Thankfully, the same approach pays off big in The Baader Meinhof Complex. The more intricate story, with its evolving cast of characters and multiple narrative lines lends itself much better to a procedural of this kind. Eichinger and Edel build their story piece by piece, concerned only with the present, not mired in the past that got these people here or the future consequences. Personalities are only explored in terms of pathology, each person defined by the choices they make.
This allows for the filmmakers to avoid any semblance of turning these killers into heroes. In fact, they are far from it. Ulrike Meinhof comes off as confused and weak-willed, never quite sure of the courage of her convictions. She's the one who can talk a good game, but who finds the philosophy harder to enact. Her devotion is intellectual, and that isn't necessarily as strong as someone whose belief is more visceral. Andreas Baader was a man who accepted no compromise. He's a bit of a prick, really, and possibly a borderline sociopath. He wants what he wants and is prone to tantrums when he doesn't get it. Getting along with others only counts when he's the dominant figure. Surprisingly, his love affair with Gudrun Ensslin even survives through prison. I guess righteous belief is a pretty good bond, they are kind of like a political Bonnie and Clyde. Or maybe the couple from Joseph H. Lewis' Gun Crazy.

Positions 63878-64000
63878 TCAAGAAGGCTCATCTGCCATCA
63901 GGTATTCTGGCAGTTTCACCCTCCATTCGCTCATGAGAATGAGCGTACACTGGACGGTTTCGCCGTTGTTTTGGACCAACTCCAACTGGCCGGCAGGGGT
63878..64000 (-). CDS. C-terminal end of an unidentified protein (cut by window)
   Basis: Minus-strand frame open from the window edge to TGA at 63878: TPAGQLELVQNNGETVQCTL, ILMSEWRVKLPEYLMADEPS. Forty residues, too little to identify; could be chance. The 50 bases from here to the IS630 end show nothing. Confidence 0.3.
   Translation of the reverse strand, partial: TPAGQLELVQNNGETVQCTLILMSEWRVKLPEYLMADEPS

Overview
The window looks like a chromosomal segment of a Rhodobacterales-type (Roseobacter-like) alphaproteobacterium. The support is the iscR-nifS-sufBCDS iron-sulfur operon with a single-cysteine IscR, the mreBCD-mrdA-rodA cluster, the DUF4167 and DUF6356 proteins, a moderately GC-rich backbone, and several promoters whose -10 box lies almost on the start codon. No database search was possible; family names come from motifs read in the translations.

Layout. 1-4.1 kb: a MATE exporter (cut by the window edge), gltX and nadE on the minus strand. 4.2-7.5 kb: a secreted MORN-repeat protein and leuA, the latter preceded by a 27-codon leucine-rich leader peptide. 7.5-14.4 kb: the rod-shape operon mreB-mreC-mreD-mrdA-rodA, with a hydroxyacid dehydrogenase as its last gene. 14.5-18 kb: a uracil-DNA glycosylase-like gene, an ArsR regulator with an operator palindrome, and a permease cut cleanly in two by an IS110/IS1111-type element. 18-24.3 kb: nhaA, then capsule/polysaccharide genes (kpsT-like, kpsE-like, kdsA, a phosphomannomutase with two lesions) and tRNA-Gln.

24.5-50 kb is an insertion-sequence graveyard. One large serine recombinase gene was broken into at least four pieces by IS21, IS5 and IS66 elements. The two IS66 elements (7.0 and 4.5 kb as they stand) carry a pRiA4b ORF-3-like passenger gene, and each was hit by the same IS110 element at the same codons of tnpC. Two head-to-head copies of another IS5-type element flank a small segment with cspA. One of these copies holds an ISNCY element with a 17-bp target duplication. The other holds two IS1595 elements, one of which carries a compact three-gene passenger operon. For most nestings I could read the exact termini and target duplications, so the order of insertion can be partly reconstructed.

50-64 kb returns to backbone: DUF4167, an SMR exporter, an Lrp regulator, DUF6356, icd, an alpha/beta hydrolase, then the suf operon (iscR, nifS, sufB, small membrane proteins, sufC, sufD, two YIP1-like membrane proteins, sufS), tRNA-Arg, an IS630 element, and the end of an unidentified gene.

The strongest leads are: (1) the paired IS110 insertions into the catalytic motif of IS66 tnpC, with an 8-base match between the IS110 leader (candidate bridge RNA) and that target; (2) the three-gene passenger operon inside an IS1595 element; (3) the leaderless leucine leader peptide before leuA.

Even if the folks behind The Baader Meinhof Complex aren't pushing any political agenda, I admit to finding it hard not to compare the events depicted to our present climate. A montage of key moments of the 1960s that illustrated the change in the air and the feeling that that there was no turning softly back to old values is unnerving. The RAF thought what they were doing was right, and they were willing to do some reprehensible things to get their point across. We may think we've progressed pretty far in the last several decades, but turn on the news after watching The Baader Meinhof Complex and the past doesn't seem that distant. It's also good to remember that not all terrorists have darker skin or wear turbans, regardless of what some folks would have us believe.
Not to grind too heavy a saw or anything. I just can't help but think this is partially Eichinger's intention in making movies like The Baader Meinhof Complex and Downfall. By showing us the events in a seemingly dispassionate fashion, he keeps the blood from boiling and shows us how easily the world can turn in the wrong direction. Hell, there are points where these guys even sound reasonable. What the movie reminds us, and expertly so, is how regardless of how such things begin, they can only end one way. It's a testament to all involved, from the writing up through the staging and the acting, that the work is so good that it makes the audience forget that what they are seeing isn't real so that we all might remember that it actually once was.
Jamie S. Rich is a novelist and comic book writer. He is best known for his collaborations with Joelle Jones, including the hardboiled crime comic book You Have Killed Me, the challenging romance 12 Reasons Why I Love Her, and the 2007 prose novel Have You Seen the Horizon Lately?, for which Jones did the cover. All three were published by Oni Press. His most recent projects include the futuristic romance A Boy and a Girl with Natalie Nourigat; Archer Coe and the Thousand Natural Shocks, a loopy crime tale drawn by Dan Christensen; and the horror miniseries Madame Frankenstein, a collaboration with Megan Levens. Follow Rich's blog at Confessions123.com.